Wood, the board's Southern California program manager.
"Neither the agreement, nor the environmental
documents, anticipated such a big find. They should
consult with the Native American community and look at
Vista officials say the documents still apply,
regardless of the number of remains found.
state board has no law enforcement powers. It can ask,
but not compel, Playa Vista to stop work. It is looking
at possible legal action, Wood said. A commission
representative visited the site for the first time March
keep writing letters, trying to get the developer to
stop and look at preservation," Wood said.
those opposing the excavation is Robert Dorame, a
Bellflower resident who has been designated by the
Native American Heritage Commission as the "most
likely descendant" of the Indians buried at the
site. That designation gives Dorame authority to
recommend how the remains should be handled. Though his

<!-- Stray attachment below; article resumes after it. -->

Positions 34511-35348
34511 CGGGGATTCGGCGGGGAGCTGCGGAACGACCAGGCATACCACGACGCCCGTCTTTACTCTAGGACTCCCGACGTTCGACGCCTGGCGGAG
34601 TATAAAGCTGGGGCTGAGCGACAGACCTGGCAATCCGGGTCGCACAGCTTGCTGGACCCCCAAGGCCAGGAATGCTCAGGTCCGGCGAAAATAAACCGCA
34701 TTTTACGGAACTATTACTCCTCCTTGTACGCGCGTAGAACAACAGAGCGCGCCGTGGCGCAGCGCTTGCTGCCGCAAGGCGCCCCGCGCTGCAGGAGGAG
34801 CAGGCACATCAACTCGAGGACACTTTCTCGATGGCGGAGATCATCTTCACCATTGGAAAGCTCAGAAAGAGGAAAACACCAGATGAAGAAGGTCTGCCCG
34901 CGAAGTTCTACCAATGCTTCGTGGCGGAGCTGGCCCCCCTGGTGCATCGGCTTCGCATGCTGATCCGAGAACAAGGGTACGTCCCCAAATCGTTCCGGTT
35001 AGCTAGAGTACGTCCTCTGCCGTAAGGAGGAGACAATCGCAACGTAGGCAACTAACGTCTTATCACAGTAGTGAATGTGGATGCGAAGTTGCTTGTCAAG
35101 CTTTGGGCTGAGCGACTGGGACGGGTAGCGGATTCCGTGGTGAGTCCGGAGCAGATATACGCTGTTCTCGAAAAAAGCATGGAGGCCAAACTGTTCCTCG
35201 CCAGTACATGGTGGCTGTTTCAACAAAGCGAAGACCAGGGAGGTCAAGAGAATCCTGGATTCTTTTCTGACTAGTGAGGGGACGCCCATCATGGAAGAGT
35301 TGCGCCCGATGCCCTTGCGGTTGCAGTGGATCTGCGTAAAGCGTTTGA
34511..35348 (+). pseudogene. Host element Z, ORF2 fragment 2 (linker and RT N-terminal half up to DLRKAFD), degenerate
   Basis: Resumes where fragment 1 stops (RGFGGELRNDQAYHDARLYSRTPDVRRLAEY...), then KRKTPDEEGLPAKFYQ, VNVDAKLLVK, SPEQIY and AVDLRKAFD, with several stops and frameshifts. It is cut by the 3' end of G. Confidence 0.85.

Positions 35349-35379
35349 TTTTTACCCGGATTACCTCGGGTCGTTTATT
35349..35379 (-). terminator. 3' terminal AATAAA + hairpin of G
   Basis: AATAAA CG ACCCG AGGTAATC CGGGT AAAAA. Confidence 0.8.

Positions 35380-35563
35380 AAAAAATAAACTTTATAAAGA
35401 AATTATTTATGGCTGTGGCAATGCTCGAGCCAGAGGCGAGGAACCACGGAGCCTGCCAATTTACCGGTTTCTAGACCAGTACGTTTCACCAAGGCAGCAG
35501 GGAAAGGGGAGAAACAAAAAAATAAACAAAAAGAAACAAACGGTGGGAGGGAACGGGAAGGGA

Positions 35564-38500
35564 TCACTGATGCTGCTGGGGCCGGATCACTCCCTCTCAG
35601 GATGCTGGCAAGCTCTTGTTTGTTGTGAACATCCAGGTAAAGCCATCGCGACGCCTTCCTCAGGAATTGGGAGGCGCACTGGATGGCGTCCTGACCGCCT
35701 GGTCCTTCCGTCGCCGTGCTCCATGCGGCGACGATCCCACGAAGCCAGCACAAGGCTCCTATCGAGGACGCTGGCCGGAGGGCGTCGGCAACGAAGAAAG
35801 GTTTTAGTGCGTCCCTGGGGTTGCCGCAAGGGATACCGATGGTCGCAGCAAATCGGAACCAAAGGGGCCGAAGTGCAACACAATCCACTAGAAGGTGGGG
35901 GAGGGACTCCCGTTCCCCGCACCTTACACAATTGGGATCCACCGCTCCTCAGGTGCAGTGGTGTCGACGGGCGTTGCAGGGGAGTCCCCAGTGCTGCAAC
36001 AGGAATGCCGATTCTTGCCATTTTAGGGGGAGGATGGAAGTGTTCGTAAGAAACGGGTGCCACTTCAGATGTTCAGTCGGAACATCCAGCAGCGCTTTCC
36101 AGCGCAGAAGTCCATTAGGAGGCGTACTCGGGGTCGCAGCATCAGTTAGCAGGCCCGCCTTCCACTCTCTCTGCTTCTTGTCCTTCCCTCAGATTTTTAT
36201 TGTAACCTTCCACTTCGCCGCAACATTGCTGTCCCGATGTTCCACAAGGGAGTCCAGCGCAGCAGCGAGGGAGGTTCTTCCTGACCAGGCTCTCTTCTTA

comments carry weight, they are just recommendations and
may be ignored by the developer.
has asked that the remains be left where they were
found. On a visit to the construction site, he clutched
a stack of more than 100 letters from the Indian
community expressing concerns about the treatment of
human remains at Playa Vista.
major concern is that moving the remains will damage
human remains in buckets that they're going to shake
through sifters," said Jordan David, who works on
the site as a Native American monitor. "Even using
a brush breaks the bone. There's no way to remove these
burials without causing destruction."
overseeing the excavation say all of the work is done by
hand. Bones and burial objects, such as beads and
baskets, are drawn and mapped so they can be reinterred
as they were found. Dorame himself approved these
detailed procedures for handling remains and identifying
requested maps; we created maps," said Donn Grenda,
director of Statistical Research Inc.'s California
office, which was hired to remove the remains. "The
human remains, the funerary objects, the soil — all
that goes back into the ground. We're trying to comply
and put people back with the right stuff; that's the